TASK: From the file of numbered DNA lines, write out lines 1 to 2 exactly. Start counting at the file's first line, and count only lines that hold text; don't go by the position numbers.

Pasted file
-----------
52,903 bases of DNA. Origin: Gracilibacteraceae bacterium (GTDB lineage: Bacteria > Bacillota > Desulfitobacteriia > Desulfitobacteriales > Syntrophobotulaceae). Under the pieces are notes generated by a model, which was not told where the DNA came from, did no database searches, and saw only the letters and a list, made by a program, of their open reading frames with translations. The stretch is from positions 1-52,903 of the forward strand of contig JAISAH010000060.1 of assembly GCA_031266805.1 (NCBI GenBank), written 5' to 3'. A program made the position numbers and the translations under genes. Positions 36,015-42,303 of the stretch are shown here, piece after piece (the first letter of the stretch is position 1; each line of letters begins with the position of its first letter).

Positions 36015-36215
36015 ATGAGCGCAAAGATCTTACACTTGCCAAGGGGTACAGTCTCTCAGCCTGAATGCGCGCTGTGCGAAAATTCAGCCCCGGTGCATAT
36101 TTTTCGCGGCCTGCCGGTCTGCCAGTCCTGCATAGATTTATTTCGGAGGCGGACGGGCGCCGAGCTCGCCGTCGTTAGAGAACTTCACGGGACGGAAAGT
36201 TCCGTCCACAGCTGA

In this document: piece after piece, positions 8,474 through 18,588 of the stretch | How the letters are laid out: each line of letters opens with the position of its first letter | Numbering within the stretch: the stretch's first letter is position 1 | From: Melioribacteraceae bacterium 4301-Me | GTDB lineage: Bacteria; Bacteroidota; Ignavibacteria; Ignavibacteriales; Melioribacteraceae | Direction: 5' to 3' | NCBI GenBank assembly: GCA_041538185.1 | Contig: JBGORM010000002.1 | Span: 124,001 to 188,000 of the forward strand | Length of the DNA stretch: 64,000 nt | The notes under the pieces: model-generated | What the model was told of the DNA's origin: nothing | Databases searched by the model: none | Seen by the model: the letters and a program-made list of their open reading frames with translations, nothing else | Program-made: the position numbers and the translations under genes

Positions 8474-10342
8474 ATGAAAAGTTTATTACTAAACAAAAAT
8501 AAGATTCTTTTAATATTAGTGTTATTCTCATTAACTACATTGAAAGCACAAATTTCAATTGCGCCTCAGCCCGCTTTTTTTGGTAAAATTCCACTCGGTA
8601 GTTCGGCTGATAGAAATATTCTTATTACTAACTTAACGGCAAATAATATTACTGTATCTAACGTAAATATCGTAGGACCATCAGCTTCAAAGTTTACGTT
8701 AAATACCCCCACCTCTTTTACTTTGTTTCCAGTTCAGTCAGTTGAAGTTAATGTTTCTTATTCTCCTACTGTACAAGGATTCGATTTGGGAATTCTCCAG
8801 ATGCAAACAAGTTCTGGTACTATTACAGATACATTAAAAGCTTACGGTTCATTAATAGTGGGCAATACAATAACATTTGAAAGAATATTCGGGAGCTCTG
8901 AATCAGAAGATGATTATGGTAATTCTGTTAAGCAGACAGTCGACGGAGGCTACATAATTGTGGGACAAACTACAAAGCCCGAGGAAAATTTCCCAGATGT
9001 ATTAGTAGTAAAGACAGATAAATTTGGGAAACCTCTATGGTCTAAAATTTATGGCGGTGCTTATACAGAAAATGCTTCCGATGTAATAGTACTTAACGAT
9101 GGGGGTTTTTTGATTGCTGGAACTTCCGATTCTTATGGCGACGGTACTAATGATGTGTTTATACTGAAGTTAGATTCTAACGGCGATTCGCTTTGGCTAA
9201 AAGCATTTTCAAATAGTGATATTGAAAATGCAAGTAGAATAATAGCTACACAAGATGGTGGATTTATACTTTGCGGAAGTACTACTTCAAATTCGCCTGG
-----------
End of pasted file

52,903 bases of DNA. Origin: Gracilibacteraceae bacterium (GTDB lineage: Bacteria > Bacillota > Desulfitobacteriia > Desulfitobacteriales > Syntrophobotulaceae). Under the pieces are notes generated by a model, which was not told where the DNA came from, did no database searches, and saw only the letters and a list, made by a program, of their open reading frames with translations. The stretch is from positions 1-52,903 of the forward strand of contig JAISAH010000060.1 of assembly GCA_031266805.1 (NCBI GenBank), written 5' to 3'. A program made the position numbers and the translations under genes. Positions 36,015-42,303 of the stretch are shown here, piece after piece (the first letter of the stretch is position 1; each line of letters begins with the position of its first letter).

Positions 36015-36215